Henry Ford, the entrepreneur who showed a younger world how to get things done in a big way, has been credited with this gem of wisdom: “If you think you can do a thing or think you can’t do a thing, you’re right.”
I was reminded of that today when writing a short remembrance of another pioneer, Ray Bradbury. The story in WATB, and my ongoing ruminations about what it means, amount to an exploration of the limits of what we can do.
Here are more nuggets from Mr. Ford, and my current thoughts on their application:
“Time and money spent in helping men to do more for themselves is far better than mere giving.”
To me, this is a variation on what Glenn Doman said back in 1986: that the right objective for Joseph was that he be “an answer to the world’s problems, rather than another of its problems.” I understand that some disability and diversity advocates see things a little differently. My short answer to them is that it boils down to having options. Someone who has the choice of affecting the world around him is better off than someone who depends on that world for everything that happens. Assuming he makes wise choices, other people are better off as well.
“I cannot discover that anyone knows enough to say definitely what is and what is not possible.”
When Joseph was one year old, his doctors transitioned from telling us to be patient and hope for the best into telling us to get counseling, so that we could cope with the fact that nothing could be done for him. At least, they proposed doing nothing for him, and they warned us to stay away from any alternative providers who might have a different take on the situation.
Those doctors lost all credibility in our eyes when alternative providers did in fact help him.
Did the alternatives have all the answers we needed? No. Were they as smart as they seemed to think they were? Alas, they were not. This was doubly disturbing, since they claimed as adamantly as had the original doctors that no answers existed outside their own specific realm. Again, we were advised not to look elsewhere.
If we had been less motivated and more convinced that we were getting the complete picture, we might have reacted differently. But when you have a problem that you feel absolutely must be solved, and the known resources for solving it no longer inspire confidence, something happens in your head. At least, something happened in our family. We set out on a quest for answers with no guidance beyond what felt right.
Were we smart enough to do that? Probably not. But we didn’t want to give up without establishing for ourselves the potential of every plausible course of action. I cannot regret our choices.
“There is joy in work. There is no happiness except in the realization that we have accomplished something.”
When I’m asked to talk about WATB, a point I always try to make is that, despite having a child with profound developmental problems, and despite being busier than we’d ever been in our lives, Judy and I spent a great deal of the time feeling extremely happy. Optimism reigned in our household. Volunteers who came to see us felt energized, and no doubt that was the reason many of them kept coming. We believed fervently in the rightness of what we were doing. We saw evidence in our son that reinforced that belief. Those days were an extraordinarily upbeat time in our family’s life, and I look back on them with wonder.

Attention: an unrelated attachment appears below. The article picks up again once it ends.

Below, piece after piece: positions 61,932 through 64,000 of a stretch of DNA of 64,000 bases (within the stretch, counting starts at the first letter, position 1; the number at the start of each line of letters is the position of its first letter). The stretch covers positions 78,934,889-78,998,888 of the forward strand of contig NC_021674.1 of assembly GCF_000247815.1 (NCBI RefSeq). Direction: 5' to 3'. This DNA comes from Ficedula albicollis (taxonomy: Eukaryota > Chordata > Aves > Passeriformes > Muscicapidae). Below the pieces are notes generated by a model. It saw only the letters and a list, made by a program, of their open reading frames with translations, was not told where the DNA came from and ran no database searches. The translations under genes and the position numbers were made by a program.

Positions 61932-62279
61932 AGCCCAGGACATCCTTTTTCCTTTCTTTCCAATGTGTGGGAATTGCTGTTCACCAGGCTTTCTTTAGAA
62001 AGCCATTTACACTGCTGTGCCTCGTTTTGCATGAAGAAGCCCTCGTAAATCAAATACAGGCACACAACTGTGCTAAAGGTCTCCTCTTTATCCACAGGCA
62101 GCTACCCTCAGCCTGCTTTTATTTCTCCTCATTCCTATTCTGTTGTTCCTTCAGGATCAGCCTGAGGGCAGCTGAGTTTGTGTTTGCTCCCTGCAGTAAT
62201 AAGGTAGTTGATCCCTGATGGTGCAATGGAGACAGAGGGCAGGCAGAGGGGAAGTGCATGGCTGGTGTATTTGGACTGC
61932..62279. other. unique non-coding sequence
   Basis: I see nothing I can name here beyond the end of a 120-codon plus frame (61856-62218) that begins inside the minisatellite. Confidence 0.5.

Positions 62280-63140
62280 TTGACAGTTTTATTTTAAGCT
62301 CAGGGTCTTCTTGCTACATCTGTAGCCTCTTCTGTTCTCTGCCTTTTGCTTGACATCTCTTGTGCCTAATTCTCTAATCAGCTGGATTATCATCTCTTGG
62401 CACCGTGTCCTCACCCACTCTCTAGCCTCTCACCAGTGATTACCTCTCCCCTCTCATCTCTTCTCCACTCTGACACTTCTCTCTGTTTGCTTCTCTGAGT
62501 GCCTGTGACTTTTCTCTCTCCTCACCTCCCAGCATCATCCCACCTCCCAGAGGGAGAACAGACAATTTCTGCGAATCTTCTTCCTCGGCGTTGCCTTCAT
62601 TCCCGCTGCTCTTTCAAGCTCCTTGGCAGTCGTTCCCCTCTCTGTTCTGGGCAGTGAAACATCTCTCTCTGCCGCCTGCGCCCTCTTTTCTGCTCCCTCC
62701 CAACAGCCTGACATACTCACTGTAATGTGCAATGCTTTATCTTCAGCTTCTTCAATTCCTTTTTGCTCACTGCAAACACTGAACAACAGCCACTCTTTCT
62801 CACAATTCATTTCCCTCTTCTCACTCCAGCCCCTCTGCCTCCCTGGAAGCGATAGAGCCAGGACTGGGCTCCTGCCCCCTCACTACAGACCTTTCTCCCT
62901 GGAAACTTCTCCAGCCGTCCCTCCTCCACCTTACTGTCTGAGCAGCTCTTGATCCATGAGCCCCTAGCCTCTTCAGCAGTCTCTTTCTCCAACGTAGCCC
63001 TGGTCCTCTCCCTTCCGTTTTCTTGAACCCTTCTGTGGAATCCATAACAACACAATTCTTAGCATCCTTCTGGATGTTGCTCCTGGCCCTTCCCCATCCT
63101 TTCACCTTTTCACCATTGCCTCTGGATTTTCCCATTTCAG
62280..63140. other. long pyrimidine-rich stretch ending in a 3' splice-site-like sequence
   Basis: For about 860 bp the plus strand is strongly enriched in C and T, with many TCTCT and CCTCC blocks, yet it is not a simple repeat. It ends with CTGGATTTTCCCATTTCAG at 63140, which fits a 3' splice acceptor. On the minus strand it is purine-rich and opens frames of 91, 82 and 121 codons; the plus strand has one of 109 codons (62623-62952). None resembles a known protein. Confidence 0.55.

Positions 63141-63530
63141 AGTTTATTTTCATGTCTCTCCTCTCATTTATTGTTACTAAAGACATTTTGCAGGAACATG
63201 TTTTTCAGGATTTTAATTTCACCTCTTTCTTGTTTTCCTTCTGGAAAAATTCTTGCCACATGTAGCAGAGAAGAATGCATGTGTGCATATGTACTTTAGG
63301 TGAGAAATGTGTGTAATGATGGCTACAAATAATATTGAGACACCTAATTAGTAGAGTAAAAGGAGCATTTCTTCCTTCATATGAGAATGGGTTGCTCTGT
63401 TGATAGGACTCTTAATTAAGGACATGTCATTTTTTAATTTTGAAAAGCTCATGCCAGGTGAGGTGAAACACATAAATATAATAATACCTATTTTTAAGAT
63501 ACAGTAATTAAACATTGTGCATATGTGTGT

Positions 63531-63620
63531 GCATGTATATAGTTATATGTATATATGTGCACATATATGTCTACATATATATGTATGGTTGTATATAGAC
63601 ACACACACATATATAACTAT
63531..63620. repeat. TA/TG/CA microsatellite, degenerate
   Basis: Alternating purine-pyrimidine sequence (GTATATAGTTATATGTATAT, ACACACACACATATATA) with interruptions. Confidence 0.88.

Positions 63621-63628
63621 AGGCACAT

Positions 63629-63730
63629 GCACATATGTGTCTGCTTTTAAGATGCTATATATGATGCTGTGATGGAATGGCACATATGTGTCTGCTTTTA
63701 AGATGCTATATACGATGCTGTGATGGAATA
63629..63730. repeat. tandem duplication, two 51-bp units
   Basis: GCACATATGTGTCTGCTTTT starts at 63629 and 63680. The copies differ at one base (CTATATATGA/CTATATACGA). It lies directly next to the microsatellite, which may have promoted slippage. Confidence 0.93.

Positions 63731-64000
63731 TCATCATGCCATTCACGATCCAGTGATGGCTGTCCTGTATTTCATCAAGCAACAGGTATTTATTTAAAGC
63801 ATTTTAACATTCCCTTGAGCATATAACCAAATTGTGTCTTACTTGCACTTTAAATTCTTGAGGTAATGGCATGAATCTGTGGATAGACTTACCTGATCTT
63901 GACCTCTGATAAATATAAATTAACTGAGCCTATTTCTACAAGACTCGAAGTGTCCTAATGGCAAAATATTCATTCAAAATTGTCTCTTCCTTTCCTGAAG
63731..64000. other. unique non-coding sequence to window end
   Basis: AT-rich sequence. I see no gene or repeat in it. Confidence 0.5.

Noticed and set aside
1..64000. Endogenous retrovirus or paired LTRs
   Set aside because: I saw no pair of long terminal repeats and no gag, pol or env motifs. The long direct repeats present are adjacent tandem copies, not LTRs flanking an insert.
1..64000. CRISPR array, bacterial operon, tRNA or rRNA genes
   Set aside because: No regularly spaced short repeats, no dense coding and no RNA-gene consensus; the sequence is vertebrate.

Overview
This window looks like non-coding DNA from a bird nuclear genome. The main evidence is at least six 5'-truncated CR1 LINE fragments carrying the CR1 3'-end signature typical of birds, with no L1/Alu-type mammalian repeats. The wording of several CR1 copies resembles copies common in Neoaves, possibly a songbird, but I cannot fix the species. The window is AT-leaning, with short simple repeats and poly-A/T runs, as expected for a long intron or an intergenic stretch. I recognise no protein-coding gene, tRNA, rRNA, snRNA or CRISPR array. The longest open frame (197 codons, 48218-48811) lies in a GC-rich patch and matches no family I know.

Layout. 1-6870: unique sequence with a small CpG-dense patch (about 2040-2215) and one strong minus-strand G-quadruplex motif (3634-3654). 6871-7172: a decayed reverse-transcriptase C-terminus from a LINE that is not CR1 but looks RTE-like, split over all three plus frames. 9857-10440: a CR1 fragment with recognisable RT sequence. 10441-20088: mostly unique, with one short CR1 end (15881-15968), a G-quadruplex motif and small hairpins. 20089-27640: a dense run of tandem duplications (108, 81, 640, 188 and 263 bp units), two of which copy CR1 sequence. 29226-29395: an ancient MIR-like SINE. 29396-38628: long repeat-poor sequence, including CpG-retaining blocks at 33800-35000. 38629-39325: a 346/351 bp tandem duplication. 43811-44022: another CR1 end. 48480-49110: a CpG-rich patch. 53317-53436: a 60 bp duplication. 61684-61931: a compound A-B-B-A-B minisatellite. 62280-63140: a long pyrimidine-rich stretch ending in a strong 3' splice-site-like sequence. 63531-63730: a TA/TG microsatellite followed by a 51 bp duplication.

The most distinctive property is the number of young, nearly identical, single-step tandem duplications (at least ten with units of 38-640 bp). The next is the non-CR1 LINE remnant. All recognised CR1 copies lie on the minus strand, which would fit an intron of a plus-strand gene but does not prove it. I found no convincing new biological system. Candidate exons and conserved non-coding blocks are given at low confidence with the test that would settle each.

“Thinking is the hardest work there is, which is probably the reason why so few engage in it.”
It isn’t easy to think clearly when in the thick of battle. Also, one’s thinking is only as good as one’s knowledge, and throughout the story I tell knowledge was never in great supply. We started off with basic instincts and notions of right and wrong, and that arsenal was what informed a lot of the decisions made along the way.
But the writer writes to teach himself, and a lot of my deeper thinking on the subject of our campaign took place as I was putting my book together. So far, this thinking hasn’t particularly benefitted Joseph. It has, however, enabled me to bring new understanding to his extraordinary childhood and current status. Further revelations continue to take shape as I blog about the story. This is not a linear process. Time passes with no new insights. But then something clicks and my understanding acquires new depth.
This latter phase was optional. The story could have ended without my ever having digested or told it. I have benefitted personally from going back over it. My hope is that readers following the thinking that it dramatizes will see things anew in their own lives as well.
“Failure is only the opportunity to begin again, this time more intelligently.”
From a practical standpoint, the first motorized quadicycle Henry Ford built wasn’t much of a vehicle. The first car company he put together didn’t exactly work out for him, either. The same can be said for the first several attempts Judy and I made to help Joseph. We took our son to doctors and therapists who, quite frankly, had other priorities that prevented them from giving his case the kind of attention it needed. We saw other providers whose frame of reference was too narrow, if not altogether wrong.
Every time a resource disappointed us, we looked for another. We looked to ourselves, as well, because early on it became obvious that nothing was going to happen that did not involve major effort on our part.
Several milestones and several plateaus later, to use automotive metaphors, we ran out of gas. We reached the end of the road. If further progress for Joseph is yet possible, the route it will take has not yet been surveyed.
However, my pledge to my son, alluded to in the book’s subtitle, is that I remain poised to resume the effort when a new course of action looks promising. I will do so armed with everything learned along the way. The result might yet be an answer to the world’s problems.